Putting flies to fright
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CTA. 1995. Putting flies to fright. Spore 57. CTA, Wageningen, The Netherlands.
Permanent link to this item: http://hdl.handle.net/10568/47067
Insects are the most widespread and costly pests of agriculture. While some consume agricultural products, others spoil produce. Several insects are vectors of debilitating and often fatal diseases; others cause extreme distress, and even death,...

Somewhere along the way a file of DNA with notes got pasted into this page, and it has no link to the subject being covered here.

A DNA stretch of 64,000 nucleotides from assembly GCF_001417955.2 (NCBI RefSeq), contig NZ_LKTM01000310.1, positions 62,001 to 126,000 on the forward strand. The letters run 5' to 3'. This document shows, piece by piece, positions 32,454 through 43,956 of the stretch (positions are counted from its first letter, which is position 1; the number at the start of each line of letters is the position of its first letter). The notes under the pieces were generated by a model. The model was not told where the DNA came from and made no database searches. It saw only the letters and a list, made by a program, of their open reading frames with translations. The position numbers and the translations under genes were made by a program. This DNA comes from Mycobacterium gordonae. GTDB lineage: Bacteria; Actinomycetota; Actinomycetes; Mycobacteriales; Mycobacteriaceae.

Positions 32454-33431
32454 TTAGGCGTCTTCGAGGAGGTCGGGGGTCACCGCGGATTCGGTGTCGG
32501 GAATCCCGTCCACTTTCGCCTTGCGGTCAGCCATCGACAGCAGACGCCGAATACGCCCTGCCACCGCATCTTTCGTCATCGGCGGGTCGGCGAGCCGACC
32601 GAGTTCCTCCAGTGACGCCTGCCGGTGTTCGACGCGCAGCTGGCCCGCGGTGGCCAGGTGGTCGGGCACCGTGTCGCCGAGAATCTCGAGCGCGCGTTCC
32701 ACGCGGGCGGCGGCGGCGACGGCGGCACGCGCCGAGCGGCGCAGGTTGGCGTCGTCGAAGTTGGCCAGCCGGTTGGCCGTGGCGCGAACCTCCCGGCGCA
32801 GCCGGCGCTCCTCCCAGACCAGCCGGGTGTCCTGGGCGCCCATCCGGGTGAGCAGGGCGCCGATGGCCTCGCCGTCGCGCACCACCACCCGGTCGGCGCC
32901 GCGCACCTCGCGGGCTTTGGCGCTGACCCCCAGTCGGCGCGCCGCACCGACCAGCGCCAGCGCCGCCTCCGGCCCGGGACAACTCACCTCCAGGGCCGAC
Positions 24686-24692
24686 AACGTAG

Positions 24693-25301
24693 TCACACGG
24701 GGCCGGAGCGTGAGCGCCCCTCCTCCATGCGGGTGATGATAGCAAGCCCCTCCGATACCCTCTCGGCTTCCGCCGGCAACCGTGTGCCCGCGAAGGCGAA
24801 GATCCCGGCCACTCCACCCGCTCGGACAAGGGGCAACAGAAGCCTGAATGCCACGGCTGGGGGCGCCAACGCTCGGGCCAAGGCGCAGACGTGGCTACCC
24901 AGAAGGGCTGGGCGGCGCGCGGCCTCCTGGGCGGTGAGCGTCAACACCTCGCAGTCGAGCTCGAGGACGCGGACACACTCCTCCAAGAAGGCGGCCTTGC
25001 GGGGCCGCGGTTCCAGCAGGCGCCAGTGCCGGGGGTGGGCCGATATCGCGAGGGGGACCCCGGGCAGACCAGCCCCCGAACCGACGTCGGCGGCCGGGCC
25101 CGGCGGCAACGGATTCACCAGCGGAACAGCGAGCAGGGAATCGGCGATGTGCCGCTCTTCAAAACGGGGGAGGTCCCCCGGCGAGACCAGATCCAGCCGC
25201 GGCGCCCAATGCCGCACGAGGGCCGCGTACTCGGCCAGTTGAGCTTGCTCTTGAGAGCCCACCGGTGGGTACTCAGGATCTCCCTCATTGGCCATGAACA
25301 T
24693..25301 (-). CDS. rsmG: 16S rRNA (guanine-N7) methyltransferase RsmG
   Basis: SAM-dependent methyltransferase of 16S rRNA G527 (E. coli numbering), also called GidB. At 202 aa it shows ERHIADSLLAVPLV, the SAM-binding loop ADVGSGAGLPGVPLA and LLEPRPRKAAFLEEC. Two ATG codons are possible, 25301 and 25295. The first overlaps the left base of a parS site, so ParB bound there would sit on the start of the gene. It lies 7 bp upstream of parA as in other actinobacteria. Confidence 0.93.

Insects are the most widespread and costly pests of agriculture. While some consume agricultural products, others spoil produce. Several insects are vectors of debilitating and often fatal diseases; others cause extreme distress, and even death, amongst livestock. Control has been largely dependent on chemical pesticides but for some serious pests non-chemical control and even eradication can be achieved utilizing what is known as the Sterile Insect Technique (SIT). Insect pests are successful because they are resilient: many have short life-cycles and potentially high reproductive rates. Their small size and mobility can make them difficult targets for pesticides and they are even better able to evade and survive pesticide applications when eggs or larval stages develop within plant or animal tissue, or pupae hide in the soil. Rapid reproductive rates also predispose developing populations to become resistant to specific chemicals. As a result, most crop and animal protection has to be on a continuing basis and is limited to reducing pest damage to economically acceptable levels. Pests are rarely eradicated, but as human population growth demands ever greater production, and market pressures require improved quality of products, the need for improved pest control becomes more urgent. The rising cost of pesticides and the new awareness of potential risks of environmental contamination and residues in food products mean that non-chemical pest control methods must be used whenever appropriate and available. The SIT option The Sterile Insect Technique requires the sustained release into an indigenous target population of large numbers of captive-bred male insects, which have been made infertile by exposure to a carefully calculated dose of gamma radiation. All wild females mated by the sterile males will fail to breed. No other insect is affected and there is no adverse impact on the environment. SIT has proved its effectiveness for controlling and even eradicating several pests in numerous countries, including a number of ACP states, and the technique appears to have further potential in countries and against pests not yet targeted. The major successes have been with the New World Screwworm (Cochliomyia hominivorax), [see Spore 28 pp5] several species of fruit flies and Tsetse (Glossina spp) [See Spore 17 pp1-4]. The Sterile Insect Technique was developed in the United States during the 1930s in order to reduce the devastating animal suffering and economic loss caused by the screwworm in the southern states from Florida to Texas. The pest was also endemic throughout Mexico, the Caribbean and Central America. The outbreak of the Second World War delayed the use of SIT until 1953-54 when it was first used successfully to eradicate screwworm from the island of Curaçao. Eradication from the United States, followed in the '60s and '70s and eradication has been achieved in Mexico, Guatemala, Belize, El Salvador and Honduras. The SIT campaign against screwworm is now continuing in Nicaragua and Costa Rica and is about to start in Jamaica. The early example of successful eradication in Curaçao, and later Puerto Rico, demonstrates the technique's potential for other Caribbean islands where screwworm is currently endemic: Jamaica, Trinidad, Dominican Republic, Haiti and also Guyana and Suriname. The Caribbean also offers potential for using SIT against two damaging pests of fruit, the West Indian and Caribbean fruit flies, Anastrepha obliqua and A. suspensa. Eradication in Mendoza, Argentina, of Mediterrean fruit fly (Ceratitis capitata) from over half a million hectares of fruit orchards is now nearing successful conclusion with the assistance of the Joint FAO / IAEA Division. The Sterile Insect Technique has also proved capable of eradicating tsetse from pilot demonstration areas of Africa and of eradicating a potentially disastrous introduction of screwworm into Libya in 1988. If the screwworm had spread it would quickly have become a major threat to livestock, wildlife and even human health. Africa would have been faced with livestock losses amounting to thousands of millions of dollars and on-going treatment and control costs of hundreds of millions more. The situation was saved by prompt international action involving the Libyan Government, UN Food and Agriculture Organization (FAO), International Fund for Agricultural Development (IFAD) and the technical services of the Joint FAD/IAEA Division of Nuclear Techniques in Food and Agriculture, and the Mexican-American Commission for Screwworm Eradication. The eradication, achieved in only two years of operation at a cost of $78 million, was assessed independently to have provided a benefit:cost ratio regionally of 50:1. The Joint FAD/IAEA Division, based in Vienna with its laboratory nearby at Seibersdorf, has also played a lead role in the use of SIT against tsetse. In the 1980s 1500 square kilometres in central Nigeria were totally freed of tsetse and currently the Joint FAD/IAEA Division is engaged with the Tanzanian Government in a campaign to eradicate the one species of tsetse (G. austeni) endemic to Zanzibar. Future possibilities The Sterile Insect Technique has proved very successful not only with screwworm, medfly and tsetse but also oriental fruit fly, melon fly, pink bollworm coaling moth in apples and gypsy moth. There is potential for control of cotton boll weevil, cotton bollworm, sugarcane borer and sweet potato weevil. The Peach fruit fly and two species of Medfly in Mauritius could be candidates for SIT and since both the Dominican Republic and Haiti have fruit fly the whole island of Hispaniola could benefit from SIT. In Africa currently the greatest potential is undoubtedly against tsetse. However, there remains some misunderstanding of the role of SIT within an integrated anti-tsetse programme incorporating target traps, spraying, dipping and chemical pour-on techniques. SIT is not proposed as a sole option but as a follow-up to other approaches to reduce fly numbers, when SIT can provide the final element to an eradication campaign. SIT also offers a long term option for keeping eradicated areas pest-free by using sterile male release in buffer zones to prevent re-invasion. In essence, SIT offers an additional option for IPM for an area-wide approach to the control and eventual eradication of several serious insect pests rather than the farm by-farm approach using chemicals.